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When folly's gay pursuits were o'er, And I could dance and sing no more, It then occurred how sad 'twould be Were this world only made for me.
Weep, mourner, for the joys that fade,
Like evening lights away;
For hopes that like the stars decayed,
Have left thy mortal clay;
Yet clouds of sorrow will dispart,
And brilliant skies be given,
And though on earth the tear may start,
Yet bliss awaits the holy heart
Amid the bowers of heaven,
Where songs of praise are ever sung,
To angel-harp, by angel-tongue.
Weep, mourner, for the friends that pass
Yet though thy pleasure may depart,
Written by Lord Byron, a few weeks before his Death, on the blank leaf of a Bible.
Within this awful volume lies
What various hindrances we meet
In coming to a mercy-seat!
Yet who that knows the worth of prayer,
But wishes to be often there?
Ii. Prayer makes the darkened cloud withdraw, Prayer climbs the ladder Jacob saw, Gives exercise to faith and love, Brings every blessing from above.
Restraining prayer, we cease to fight;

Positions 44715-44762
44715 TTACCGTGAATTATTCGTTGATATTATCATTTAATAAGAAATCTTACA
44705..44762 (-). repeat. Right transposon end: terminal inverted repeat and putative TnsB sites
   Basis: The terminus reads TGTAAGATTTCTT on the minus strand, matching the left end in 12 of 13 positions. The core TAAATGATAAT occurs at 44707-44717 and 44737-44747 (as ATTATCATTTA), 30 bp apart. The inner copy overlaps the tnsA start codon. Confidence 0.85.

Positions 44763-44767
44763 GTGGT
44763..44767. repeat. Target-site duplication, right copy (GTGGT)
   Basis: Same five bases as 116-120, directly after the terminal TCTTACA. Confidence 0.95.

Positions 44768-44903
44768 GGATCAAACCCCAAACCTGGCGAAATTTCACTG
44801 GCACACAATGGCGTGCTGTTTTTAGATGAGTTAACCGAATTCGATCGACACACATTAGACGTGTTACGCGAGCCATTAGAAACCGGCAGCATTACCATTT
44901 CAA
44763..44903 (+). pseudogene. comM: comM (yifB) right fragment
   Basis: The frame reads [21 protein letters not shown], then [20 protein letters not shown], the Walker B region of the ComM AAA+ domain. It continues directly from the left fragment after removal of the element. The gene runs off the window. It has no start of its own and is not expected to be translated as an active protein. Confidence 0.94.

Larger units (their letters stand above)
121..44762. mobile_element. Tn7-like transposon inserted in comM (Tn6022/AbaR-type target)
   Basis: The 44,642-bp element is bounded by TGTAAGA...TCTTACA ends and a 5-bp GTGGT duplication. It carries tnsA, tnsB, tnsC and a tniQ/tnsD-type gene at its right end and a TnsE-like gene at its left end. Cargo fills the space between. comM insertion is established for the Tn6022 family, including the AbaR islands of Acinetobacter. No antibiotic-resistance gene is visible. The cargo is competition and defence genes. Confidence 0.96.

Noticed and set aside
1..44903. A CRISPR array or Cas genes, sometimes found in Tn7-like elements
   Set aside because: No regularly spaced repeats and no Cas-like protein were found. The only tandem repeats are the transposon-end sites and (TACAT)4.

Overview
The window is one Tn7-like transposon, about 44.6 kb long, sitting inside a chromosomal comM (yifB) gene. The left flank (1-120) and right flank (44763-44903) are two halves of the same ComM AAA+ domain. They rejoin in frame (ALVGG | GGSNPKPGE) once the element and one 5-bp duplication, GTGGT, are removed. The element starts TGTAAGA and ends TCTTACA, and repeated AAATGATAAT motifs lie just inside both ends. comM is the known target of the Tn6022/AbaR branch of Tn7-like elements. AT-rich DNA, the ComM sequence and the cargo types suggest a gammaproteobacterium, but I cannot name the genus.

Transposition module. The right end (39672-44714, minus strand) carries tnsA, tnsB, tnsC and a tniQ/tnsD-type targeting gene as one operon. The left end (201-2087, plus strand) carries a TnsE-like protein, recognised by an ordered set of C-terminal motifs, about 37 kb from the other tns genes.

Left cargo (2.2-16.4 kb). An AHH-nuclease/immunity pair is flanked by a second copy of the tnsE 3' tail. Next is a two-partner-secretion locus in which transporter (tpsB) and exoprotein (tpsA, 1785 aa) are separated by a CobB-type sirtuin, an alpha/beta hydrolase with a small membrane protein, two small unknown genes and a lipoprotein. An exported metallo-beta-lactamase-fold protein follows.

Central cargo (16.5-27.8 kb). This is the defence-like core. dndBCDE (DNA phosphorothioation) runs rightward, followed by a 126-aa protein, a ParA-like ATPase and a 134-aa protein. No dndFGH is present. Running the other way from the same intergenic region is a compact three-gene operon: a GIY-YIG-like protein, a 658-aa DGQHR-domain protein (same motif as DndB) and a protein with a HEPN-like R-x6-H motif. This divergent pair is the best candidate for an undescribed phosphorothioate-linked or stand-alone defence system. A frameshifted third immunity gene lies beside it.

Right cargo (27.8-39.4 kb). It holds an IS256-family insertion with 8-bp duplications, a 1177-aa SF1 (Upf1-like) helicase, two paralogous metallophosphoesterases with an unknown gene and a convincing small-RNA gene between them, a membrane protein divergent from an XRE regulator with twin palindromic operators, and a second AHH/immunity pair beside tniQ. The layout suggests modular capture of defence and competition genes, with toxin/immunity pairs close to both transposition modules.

While Moses stood, with aims spread wide,
Have yon no words? Ah! think again,
Were half the breath thus vainly spent,
SONG TO INEZ.
When late I saw thy favourite child,
But when the unconscious infant smiled
I kissed it—and repressed my sighs,
Its father in its face to see;
And they were all to love and me.
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Fair one, adieu! I must away;
Since thou art blessed, I'll not repine; But near thee I can never stay,—
My heart again would soon be thine.
When coldness wraps the suffering clay,
Ah! whither strays the immortal mind? It cannot die, it cannot stay,
But leaves its darkened dust behind. Then, unembodied, doth it trace
By steps each planet's heavenly way? Or fill at once the realms of space,
A thing of eyes, that all survey?
Eternal, boundless, undecayed,
A thought unseen, but seeing all,
Shall it survey, shall it recall:
So darkly of departed years,
And all that was at once appears.